China’s global mineral rush. Learning from experiences around controversial Chinese mining investments
Stichting Onderzoek Multinationale Ondernemingen, juin 2021
Characteristics of Chinese mineral investments abroad
- Chinese mineral companies do not operate in isolation from other corporate actors. Many of the reviewed controversial projects are controlled through joint ventures, in which Chinese companies work in partnership with companies from other countries, including multinational corporations. Consumer-facing corporations, or western banks, may also have a business relationship with the mineral operation, either as an upstream investor or downstream customer; Chinese corporate actors often rely on relationships with authorities in the host country and manage interactions with other stakeholders in that light. As a result, negotiations that take place at the early stages of a projects often lead to information asymmetries between the claimed benefits brought about by investments and the risks posed to local communities;
- Chinese corporate actors tend to avoid interfering into local power structures when the interests of local elites are at odds with those of marginalised communities, even when there are serious human rights violations taking place. This non-interference approach towards local power dynamics prevents a conflict-sensitive approach being taken towards overseas investments; The hierarchical corporate culture of many Chinese firms often prevents overseas branches of a company from reacting to new situations on the ground in a timely way;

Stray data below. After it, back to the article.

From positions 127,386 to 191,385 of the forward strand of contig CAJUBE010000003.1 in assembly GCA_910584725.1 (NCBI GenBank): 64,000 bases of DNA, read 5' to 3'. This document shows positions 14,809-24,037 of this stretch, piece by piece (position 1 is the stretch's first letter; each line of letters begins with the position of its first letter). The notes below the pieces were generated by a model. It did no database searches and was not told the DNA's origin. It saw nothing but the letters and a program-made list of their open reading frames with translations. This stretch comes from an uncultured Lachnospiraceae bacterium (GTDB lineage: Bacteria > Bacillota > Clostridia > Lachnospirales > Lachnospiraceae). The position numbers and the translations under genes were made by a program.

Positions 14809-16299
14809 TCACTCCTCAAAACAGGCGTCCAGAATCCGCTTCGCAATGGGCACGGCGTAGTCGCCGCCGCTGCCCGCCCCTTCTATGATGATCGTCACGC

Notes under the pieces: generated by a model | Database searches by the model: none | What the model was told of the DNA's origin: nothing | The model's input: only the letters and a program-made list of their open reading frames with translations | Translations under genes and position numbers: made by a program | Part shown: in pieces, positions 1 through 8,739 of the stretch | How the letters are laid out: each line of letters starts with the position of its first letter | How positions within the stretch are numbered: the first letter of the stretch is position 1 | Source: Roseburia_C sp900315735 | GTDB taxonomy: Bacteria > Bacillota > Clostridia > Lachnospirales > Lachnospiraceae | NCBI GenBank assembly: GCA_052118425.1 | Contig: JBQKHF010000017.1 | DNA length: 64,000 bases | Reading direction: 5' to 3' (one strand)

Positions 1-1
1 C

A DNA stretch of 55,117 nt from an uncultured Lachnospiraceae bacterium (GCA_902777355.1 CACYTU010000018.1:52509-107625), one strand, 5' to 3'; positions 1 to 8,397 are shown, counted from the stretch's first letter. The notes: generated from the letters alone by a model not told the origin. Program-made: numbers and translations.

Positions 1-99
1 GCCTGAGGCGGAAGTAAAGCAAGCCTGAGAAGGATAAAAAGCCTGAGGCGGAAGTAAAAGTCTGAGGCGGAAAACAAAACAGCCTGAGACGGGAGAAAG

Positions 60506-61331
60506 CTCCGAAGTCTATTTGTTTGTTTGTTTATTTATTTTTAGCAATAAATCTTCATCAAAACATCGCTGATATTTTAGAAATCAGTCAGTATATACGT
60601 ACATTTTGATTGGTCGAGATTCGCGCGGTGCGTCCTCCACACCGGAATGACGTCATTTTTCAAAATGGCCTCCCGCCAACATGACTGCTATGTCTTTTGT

- Chinese companies may have a stake in problematic mineral projects as part of a broader investment arrangement with the host government. In two deals reviewed, the extracted minerals are used as collateral for infrastructure development in the host country. Any concerns about mining operations are, therefore, connected to wider power arrangements underpinning bilateral agreements.
Responsiveness of Chinese actors to social and environmental concerns
- Because Chinese actors often do not perceive international civil society organisations as legitimate stakeholders in a conflictual context with local communities, they can misinterpret the motivations of such groups working on behalf of affected communities, and dismiss their grievances;
- In three of the reviewed cases, Chinese companies did publicly respond to allegations which suggests that they do pay attention to their public reputation and that such criticism is taken seriously, especially if backed by scientific evidence;
- In two of the reviewed cases, community resistance led forced Chinese companies to address outstanding issues through community development activities. These initiatives, however, failed to generate local ownership and exacerbated the risk of further injustices; Litigation strategies by community defenders have also targeted the failure of a host government to protect people’s rights against the social and environmental harms caused by Chinese-led mining operations. In two of the reviewed cases, this type of legal claim brought positive results for communities;
- Civil society groups have strategically targeted Chinese regulators, academics, and other stakeholders with messages that quote China’s voluntary guidelines to overseas nvestments. Such communication is intended to fill information gaps for Chinese regulators on the risks caused by the projects, and it has sometimes resulted in engagement with Chinese actors.